Statistical modelling and causality
Federica Russo, Université Catholique de Louvain
Michel Mouchart, Université Catholique de Louvain
Michel Ghins, Université Catholique de Louvain
Guillaume Wunsch, Université Catholique de Louvain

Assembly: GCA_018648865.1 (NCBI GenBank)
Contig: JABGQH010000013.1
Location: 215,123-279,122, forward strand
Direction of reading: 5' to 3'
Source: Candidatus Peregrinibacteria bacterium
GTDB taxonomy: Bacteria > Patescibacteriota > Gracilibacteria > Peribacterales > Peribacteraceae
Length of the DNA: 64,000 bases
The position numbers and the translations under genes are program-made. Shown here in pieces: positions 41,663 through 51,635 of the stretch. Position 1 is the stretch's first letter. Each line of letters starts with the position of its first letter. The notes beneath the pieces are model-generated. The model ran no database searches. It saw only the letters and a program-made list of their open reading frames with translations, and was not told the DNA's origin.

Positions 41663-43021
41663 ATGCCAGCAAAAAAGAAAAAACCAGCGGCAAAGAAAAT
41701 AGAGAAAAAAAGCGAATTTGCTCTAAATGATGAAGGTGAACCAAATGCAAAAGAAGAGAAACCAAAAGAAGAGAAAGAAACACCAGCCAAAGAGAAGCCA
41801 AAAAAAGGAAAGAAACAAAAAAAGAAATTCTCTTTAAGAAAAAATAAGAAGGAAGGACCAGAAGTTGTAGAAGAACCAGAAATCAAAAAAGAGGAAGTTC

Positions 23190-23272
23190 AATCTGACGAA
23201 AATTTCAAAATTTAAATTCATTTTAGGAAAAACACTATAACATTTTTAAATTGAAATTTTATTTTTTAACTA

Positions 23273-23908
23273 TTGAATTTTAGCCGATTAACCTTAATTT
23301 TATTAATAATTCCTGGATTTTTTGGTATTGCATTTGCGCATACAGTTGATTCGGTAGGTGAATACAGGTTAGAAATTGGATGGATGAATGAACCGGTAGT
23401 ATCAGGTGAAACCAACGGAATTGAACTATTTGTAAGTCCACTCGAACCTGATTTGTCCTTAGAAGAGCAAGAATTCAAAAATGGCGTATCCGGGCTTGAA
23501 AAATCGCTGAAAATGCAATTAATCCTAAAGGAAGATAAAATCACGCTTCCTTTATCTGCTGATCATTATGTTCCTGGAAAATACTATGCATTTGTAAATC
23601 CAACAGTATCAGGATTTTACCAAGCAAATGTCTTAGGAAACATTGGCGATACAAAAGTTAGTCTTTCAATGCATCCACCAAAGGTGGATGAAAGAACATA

The authors consider causality from an epistemological perspective; they do not address the nature of causation but rather how we come about to accepting causal relations by way of statistical models. In their view of moderate scientific realism, models are not the locus of final truth but they can give a partial and approximate knowledge of external realities and their interrelations. The selection of relevant data is a crucial step in scientific knowledge-building; it depends upon the current state of knowledge. A statistical model is a stochastic representation of the world. Its randomness delineates the frontiers of one’s explanation. Conditional statistical models characterized by parameters that are stable over a large class of different environments, i.e. structural models, can lead to causal statements. However, the concept of causality is viewed as internal or relative to the structural model itself. Statistical modelling per se can never prove that causes are true.